Ursodeoxycholic acid treatment can prevent gallstone formation. This has been demonstrated in the setting of rapid weight loss caused by very low-calorie diets or by bariatric surgery, which are associated with a high risk of new cholesterol gallstones (20%-30% within 4 mo). Administration of ursodeoxycholic acid at a dose of 600 mg daily for 16 weeks reduces the incidence of gallstones by 80% in this setting.

Recommending dietary changes of decreased fat intake is prudent; this may decrease the incidence of biliary colic attacks. However, it has not been shown to cause dissolution of stones.

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Diet and Activity

Little evidence suggests that dietary composition affects the natural history of gallstone disease in humans. Obese patients who undertake aggressive weight-loss programs or undergo bariatric surgery [29] are at risk to develop gallstones; short-term prophylaxis with ursodeoxycholic acid should be considered.

Coffee consumption appears to be associated with a reduced risk of gallstone disease. [30]

Regular exercise may reduce the frequency of cholecystectomy.

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Consultations

Patients who have experienced an episode of typical biliary colic or a complication of gallstones should be referred to a general surgeon with experience in laparoscopic cholecystectomy.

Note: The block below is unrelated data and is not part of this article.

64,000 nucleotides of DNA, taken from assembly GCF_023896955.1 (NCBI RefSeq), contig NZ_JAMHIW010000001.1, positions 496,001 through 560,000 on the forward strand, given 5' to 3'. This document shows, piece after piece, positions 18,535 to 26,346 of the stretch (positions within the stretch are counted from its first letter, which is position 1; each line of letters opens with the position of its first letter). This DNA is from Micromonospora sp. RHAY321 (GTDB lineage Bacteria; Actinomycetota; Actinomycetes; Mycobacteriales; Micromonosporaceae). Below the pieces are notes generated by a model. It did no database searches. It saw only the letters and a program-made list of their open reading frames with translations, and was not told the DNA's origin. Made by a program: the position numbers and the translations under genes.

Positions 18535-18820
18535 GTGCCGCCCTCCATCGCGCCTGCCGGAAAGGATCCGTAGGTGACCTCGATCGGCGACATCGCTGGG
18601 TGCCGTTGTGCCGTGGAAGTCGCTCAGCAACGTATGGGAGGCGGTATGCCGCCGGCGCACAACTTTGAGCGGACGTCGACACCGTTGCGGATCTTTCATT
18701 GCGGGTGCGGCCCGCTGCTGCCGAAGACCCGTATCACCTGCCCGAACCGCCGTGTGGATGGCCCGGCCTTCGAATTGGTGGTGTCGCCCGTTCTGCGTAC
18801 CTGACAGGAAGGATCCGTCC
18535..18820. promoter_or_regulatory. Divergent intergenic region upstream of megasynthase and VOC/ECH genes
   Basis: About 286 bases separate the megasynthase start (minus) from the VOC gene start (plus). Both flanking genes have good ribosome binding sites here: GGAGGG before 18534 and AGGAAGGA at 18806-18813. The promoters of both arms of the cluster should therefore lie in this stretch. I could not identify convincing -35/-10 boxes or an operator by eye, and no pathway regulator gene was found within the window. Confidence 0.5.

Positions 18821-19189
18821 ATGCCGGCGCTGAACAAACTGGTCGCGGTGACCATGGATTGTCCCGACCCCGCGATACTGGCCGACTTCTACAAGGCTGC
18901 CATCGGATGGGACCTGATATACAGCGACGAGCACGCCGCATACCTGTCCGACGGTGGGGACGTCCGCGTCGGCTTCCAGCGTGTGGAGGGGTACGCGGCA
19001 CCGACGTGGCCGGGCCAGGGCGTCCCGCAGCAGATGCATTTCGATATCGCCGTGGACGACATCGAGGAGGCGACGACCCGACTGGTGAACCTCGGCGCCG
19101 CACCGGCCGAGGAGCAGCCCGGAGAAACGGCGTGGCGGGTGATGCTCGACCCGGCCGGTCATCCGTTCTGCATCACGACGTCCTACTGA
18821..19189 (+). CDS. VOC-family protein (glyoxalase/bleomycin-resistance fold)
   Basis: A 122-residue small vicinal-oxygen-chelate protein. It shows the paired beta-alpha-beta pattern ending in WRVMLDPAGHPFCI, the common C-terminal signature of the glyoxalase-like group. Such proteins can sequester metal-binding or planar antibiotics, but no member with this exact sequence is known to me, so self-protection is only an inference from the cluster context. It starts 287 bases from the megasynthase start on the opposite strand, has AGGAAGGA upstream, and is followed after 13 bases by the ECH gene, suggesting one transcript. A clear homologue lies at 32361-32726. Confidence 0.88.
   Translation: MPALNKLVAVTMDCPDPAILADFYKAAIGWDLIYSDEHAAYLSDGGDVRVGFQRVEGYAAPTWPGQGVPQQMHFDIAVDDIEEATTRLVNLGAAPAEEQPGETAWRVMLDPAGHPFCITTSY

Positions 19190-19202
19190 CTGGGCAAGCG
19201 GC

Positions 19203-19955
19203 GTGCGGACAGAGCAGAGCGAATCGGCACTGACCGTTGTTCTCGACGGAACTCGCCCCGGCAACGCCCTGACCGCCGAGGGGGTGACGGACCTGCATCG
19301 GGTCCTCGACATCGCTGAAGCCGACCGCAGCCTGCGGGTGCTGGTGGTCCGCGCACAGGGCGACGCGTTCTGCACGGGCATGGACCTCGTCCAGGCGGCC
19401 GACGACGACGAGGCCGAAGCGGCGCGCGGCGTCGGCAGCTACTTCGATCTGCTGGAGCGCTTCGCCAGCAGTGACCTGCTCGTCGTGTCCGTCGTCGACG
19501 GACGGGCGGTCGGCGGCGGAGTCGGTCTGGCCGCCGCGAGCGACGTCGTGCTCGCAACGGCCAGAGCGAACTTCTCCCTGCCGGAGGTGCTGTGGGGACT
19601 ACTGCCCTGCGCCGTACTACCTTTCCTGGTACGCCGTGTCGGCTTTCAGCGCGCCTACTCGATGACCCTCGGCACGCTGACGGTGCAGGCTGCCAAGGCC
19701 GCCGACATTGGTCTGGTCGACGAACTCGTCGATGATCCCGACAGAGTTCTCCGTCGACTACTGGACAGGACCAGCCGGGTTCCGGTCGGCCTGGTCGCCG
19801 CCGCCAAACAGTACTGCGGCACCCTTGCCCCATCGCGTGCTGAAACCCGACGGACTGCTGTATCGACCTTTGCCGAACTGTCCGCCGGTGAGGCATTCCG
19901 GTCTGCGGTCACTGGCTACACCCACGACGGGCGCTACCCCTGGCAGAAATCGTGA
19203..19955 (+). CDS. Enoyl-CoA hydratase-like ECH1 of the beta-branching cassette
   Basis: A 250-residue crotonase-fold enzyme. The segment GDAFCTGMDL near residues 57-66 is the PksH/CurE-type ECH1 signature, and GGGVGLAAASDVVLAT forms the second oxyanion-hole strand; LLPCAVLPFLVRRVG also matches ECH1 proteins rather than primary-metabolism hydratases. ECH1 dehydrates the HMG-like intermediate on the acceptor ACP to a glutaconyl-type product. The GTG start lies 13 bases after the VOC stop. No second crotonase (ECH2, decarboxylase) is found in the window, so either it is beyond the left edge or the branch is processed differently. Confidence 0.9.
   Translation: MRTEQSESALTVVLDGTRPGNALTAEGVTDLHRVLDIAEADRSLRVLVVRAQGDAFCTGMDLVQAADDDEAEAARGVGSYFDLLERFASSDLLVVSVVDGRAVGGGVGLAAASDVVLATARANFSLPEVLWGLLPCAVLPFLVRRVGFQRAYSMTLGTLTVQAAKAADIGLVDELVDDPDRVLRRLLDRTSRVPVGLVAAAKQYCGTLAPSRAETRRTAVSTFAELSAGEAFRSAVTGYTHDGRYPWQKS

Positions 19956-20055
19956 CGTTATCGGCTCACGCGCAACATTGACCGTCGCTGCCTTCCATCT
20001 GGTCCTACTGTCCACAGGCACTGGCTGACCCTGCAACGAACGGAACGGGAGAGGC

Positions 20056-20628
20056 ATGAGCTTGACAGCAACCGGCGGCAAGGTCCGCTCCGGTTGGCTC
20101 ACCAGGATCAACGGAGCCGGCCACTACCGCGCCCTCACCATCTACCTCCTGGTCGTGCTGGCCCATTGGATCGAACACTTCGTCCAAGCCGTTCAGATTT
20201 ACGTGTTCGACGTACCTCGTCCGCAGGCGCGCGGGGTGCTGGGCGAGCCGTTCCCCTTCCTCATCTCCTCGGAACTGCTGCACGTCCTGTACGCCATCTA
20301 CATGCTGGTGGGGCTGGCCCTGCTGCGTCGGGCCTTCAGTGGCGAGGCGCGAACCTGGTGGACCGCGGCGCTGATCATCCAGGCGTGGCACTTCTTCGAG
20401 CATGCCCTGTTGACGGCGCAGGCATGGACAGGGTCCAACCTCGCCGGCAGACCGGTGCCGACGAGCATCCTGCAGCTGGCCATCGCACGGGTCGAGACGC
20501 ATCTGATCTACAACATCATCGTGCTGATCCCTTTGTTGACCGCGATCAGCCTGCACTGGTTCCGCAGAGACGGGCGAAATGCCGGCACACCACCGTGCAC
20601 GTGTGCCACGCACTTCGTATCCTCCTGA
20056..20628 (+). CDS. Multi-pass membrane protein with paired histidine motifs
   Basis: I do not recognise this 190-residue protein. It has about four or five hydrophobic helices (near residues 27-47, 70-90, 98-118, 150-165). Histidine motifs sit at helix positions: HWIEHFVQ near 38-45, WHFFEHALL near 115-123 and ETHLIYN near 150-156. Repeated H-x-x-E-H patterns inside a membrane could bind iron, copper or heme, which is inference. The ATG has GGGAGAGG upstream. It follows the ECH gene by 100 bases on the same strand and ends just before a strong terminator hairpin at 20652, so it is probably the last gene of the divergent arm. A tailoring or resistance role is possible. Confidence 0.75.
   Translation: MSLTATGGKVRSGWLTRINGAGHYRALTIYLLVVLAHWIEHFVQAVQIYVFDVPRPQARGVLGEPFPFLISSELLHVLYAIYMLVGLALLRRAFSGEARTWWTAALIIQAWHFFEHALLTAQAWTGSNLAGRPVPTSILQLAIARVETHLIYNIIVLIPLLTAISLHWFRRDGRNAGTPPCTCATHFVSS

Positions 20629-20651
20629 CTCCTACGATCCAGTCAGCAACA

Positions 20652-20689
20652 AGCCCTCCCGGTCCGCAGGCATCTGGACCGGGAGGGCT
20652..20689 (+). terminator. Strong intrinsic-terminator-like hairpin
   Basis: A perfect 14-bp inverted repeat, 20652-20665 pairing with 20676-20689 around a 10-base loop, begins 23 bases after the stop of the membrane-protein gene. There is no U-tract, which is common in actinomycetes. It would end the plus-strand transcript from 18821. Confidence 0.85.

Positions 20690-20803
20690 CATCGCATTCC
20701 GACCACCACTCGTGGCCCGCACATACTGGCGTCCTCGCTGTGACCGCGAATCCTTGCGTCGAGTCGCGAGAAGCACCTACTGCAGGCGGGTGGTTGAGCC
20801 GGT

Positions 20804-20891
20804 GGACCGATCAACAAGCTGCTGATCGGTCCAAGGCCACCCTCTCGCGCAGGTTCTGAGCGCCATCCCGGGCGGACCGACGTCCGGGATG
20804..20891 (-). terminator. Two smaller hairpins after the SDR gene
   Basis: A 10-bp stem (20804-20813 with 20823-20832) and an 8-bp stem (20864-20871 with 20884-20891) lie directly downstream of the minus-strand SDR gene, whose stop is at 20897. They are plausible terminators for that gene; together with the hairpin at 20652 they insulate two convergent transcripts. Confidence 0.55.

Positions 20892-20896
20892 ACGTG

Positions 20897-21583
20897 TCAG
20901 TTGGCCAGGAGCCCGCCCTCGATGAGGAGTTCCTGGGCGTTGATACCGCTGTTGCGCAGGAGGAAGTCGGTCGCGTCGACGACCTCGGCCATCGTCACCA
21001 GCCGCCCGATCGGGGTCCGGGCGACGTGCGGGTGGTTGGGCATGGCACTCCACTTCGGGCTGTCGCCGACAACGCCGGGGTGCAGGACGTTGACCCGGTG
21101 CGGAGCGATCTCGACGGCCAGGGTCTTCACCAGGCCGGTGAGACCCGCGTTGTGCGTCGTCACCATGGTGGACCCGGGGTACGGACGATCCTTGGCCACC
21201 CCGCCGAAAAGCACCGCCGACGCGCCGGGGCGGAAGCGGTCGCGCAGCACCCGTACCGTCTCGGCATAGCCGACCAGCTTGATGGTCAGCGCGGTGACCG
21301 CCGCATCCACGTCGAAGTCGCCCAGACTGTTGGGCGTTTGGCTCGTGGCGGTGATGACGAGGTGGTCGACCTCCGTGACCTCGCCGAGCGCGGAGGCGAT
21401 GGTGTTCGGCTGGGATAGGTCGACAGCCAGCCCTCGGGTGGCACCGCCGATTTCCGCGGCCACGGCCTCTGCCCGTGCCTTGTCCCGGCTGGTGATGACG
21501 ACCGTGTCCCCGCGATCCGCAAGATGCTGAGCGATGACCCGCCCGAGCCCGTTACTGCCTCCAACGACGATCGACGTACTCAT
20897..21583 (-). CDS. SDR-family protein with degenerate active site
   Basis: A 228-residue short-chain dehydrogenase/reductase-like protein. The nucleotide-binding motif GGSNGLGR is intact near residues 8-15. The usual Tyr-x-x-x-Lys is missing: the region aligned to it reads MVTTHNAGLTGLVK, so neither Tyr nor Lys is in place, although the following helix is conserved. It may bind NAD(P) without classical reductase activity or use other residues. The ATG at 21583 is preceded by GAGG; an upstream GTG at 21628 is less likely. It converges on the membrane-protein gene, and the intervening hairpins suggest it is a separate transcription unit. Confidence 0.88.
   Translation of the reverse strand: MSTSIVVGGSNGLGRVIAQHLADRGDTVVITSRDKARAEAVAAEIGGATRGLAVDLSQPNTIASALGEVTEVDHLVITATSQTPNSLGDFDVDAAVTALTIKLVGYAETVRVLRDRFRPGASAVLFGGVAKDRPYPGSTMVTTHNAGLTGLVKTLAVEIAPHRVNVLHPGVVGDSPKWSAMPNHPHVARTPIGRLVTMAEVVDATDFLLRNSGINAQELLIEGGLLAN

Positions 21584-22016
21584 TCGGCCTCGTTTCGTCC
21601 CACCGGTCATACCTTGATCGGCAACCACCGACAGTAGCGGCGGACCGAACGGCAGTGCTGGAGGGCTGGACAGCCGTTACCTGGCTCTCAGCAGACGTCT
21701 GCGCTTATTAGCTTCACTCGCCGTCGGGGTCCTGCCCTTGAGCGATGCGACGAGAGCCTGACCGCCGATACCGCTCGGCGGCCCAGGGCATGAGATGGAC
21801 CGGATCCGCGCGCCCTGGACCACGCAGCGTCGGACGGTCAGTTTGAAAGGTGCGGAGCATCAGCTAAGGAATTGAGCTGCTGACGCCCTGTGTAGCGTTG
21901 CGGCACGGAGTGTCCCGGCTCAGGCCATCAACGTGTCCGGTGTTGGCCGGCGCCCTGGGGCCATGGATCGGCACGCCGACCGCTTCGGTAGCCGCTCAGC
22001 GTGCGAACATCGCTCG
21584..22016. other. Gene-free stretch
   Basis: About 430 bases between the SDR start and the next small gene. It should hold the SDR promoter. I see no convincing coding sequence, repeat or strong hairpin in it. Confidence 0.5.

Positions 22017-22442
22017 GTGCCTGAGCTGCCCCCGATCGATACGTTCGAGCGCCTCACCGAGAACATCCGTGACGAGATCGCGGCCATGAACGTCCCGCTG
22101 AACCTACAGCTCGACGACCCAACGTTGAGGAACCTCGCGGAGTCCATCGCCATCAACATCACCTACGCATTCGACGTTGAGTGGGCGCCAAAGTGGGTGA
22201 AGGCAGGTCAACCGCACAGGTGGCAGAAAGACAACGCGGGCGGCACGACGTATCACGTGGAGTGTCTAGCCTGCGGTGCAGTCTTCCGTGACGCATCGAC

If symptoms are atypical, consultation with a gastroenterologist may be appropriate. A gastroenterologist specializing in biliary endoscopy should be consulted if endoscopic retrograde sphincterotomy may be required.

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Long-Term Monitoring

Following cholecystectomy, about 5%-10% of patients develop chronic diarrhea. This is usually attributed to bile salts. The frequency of enterohepatic circulation of bile salts increases after the gallbladder is removed, resulting in more bile salt reaching the colon. In the colon, bile salts stimulate mucosal secretion of salt and water.

Postcholecystectomy diarrhea is usually mild and can be managed with occasional use of over-the-counter antidiarrheal agents, such as loperamide. More frequent diarrhea can be treated with daily administration of a bile acid-binding resin (eg, colestipol, cholestyramine, colesevelam).

Following cholecystectomy, a few individuals experience recurrent pain resembling biliary colic. The term postcholecystectomy syndrome is sometimes used for this condition.

Many patients with postcholecystectomy syndrome have long-term functional pain that was originally misdiagnosed as being of biliary origin. [31] Persistence of symptoms following cholecystectomy is unsurprising. Diagnostic and therapeutic efforts should be directed at the true cause.

Some individuals with postcholecystectomy syndrome have an underlying motility disorder of the sphincter of Oddi, termed biliary dyskinesia, in which the sphincter fails to relax normally following ingestion of a meal. The diagnosis can be established in specialized centers by endoscopic biliary manometry. In established cases of biliary dyskinesia, endoscopic retrograde sphincterotomy is usually effective in relieving the symptoms.